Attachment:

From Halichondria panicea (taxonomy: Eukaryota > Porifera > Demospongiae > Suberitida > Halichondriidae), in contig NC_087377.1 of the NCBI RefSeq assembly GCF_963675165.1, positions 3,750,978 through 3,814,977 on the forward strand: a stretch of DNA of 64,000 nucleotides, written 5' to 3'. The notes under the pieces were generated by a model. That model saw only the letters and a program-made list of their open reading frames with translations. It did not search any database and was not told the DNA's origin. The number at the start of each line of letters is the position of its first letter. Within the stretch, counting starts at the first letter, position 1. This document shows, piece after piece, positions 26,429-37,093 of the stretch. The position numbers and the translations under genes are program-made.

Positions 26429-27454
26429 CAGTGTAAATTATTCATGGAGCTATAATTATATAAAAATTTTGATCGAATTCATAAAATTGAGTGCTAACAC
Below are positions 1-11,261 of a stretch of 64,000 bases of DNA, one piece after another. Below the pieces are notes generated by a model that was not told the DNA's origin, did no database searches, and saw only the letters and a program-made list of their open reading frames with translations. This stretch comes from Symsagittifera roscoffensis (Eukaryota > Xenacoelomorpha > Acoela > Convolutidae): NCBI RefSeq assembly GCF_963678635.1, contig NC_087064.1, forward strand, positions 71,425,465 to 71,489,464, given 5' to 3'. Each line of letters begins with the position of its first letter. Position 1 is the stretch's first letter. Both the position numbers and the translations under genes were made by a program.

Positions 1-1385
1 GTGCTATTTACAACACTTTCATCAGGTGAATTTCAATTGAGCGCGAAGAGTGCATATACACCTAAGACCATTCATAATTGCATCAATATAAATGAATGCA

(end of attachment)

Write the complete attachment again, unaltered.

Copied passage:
From Halichondria panicea (taxonomy: Eukaryota > Porifera > Demospongiae > Suberitida > Halichondriidae), in contig NC_087377.1 of the NCBI RefSeq assembly GCF_963675165.1, positions 3,750,978 through 3,814,977 on the forward strand: a stretch of DNA of 64,000 nucleotides, written 5' to 3'. The notes under the pieces were generated by a model. That model saw only the letters and a program-made list of their open reading frames with translations. It did not search any database and was not told the DNA's origin. The number at the start of each line of letters is the position of its first letter. Within the stretch, counting starts at the first letter, position 1. This document shows, piece after piece, positions 26,429-37,093 of the stretch. The position numbers and the translations under genes are program-made.

Positions 26429-27454
26429 CAGTGTAAATTATTCATGGAGCTATAATTATATAAAAATTTTGATCGAATTCATAAAATTGAGTGCTAACAC
Below are positions 1-11,261 of a stretch of 64,000 bases of DNA, one piece after another. Below the pieces are notes generated by a model that was not told the DNA's origin, did no database searches, and saw only the letters and a program-made list of their open reading frames with translations. This stretch comes from Symsagittifera roscoffensis (Eukaryota > Xenacoelomorpha > Acoela > Convolutidae): NCBI RefSeq assembly GCF_963678635.1, contig NC_087064.1, forward strand, positions 71,425,465 to 71,489,464, given 5' to 3'. Each line of letters begins with the position of its first letter. Position 1 is the stretch's first letter. Both the position numbers and the translations under genes were made by a program.

Positions 1-1385
1 GTGCTATTTACAACACTTTCATCAGGTGAATTTCAATTGAGCGCGAAGAGTGCATATACACCTAAGACCATTCATAATTGCATCAATATAAATGAATGCA